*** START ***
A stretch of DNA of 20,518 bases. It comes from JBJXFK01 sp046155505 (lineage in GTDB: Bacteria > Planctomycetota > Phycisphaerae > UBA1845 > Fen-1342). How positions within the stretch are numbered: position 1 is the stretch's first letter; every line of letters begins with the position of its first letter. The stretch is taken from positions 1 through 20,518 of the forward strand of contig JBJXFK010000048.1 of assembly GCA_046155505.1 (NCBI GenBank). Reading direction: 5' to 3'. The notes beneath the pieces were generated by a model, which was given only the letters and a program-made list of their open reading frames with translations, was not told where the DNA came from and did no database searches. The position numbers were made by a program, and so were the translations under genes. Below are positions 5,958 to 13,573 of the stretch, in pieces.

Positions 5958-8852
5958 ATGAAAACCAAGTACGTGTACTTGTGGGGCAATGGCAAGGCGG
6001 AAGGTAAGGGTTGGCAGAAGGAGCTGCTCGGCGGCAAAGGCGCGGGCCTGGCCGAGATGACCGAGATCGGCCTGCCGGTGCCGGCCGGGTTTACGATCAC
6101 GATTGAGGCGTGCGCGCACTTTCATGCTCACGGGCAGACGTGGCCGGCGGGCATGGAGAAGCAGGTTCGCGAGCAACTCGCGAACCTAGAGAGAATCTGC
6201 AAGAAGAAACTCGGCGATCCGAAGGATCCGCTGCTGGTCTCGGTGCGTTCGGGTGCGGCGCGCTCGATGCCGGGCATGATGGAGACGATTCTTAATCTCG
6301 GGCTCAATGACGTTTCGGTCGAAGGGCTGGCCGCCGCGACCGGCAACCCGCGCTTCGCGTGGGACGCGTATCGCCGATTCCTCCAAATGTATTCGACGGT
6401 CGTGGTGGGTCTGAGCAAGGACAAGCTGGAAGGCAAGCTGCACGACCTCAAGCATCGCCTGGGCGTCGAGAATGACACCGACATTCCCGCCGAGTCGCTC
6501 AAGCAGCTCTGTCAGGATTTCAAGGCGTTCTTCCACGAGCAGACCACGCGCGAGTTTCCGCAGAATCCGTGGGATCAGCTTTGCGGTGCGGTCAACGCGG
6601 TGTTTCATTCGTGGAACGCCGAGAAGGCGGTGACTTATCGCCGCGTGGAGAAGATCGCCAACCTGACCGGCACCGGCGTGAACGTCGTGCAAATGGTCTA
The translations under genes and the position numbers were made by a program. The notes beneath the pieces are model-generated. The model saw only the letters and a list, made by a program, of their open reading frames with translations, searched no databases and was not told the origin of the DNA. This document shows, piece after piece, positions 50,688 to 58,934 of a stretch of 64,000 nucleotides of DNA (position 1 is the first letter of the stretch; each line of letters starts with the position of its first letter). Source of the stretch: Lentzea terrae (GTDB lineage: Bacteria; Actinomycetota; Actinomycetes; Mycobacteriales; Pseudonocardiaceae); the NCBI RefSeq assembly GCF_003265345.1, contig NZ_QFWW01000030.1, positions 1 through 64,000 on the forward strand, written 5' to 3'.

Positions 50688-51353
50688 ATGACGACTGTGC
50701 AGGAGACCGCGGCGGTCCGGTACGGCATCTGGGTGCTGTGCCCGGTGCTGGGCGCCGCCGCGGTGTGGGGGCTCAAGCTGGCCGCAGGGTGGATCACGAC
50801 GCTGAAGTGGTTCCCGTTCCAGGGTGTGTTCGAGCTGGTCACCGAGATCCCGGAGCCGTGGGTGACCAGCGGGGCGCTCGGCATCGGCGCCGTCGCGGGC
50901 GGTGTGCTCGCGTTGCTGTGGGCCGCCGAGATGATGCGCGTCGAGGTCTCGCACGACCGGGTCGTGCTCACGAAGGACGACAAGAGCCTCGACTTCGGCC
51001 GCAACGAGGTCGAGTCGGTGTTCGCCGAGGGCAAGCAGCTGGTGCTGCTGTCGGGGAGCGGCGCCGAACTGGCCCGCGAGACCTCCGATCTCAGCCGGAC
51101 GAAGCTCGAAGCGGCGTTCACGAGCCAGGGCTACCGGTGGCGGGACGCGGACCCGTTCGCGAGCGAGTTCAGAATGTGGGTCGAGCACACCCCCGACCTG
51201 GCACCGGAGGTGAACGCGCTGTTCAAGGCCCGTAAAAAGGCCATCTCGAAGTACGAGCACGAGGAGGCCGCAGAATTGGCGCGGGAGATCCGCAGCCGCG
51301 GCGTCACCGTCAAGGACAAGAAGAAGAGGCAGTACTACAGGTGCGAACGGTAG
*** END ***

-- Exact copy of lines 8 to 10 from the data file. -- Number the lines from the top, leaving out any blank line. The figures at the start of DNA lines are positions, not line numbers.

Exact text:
6401 CGTGGTGGGTCTGAGCAAGGACAAGCTGGAAGGCAAGCTGCACGACCTCAAGCATCGCCTGGGCGTCGAGAATGACACCGACATTCCCGCCGAGTCGCTC
6501 AAGCAGCTCTGTCAGGATTTCAAGGCGTTCTTCCACGAGCAGACCACGCGCGAGTTTCCGCAGAATCCGTGGGATCAGCTTTGCGGTGCGGTCAACGCGG
6601 TGTTTCATTCGTGGAACGCCGAGAAGGCGGTGACTTATCGCCGCGTGGAGAAGATCGCCAACCTGACCGGCACCGGCGTGAACGTCGTGCAAATGGTCTA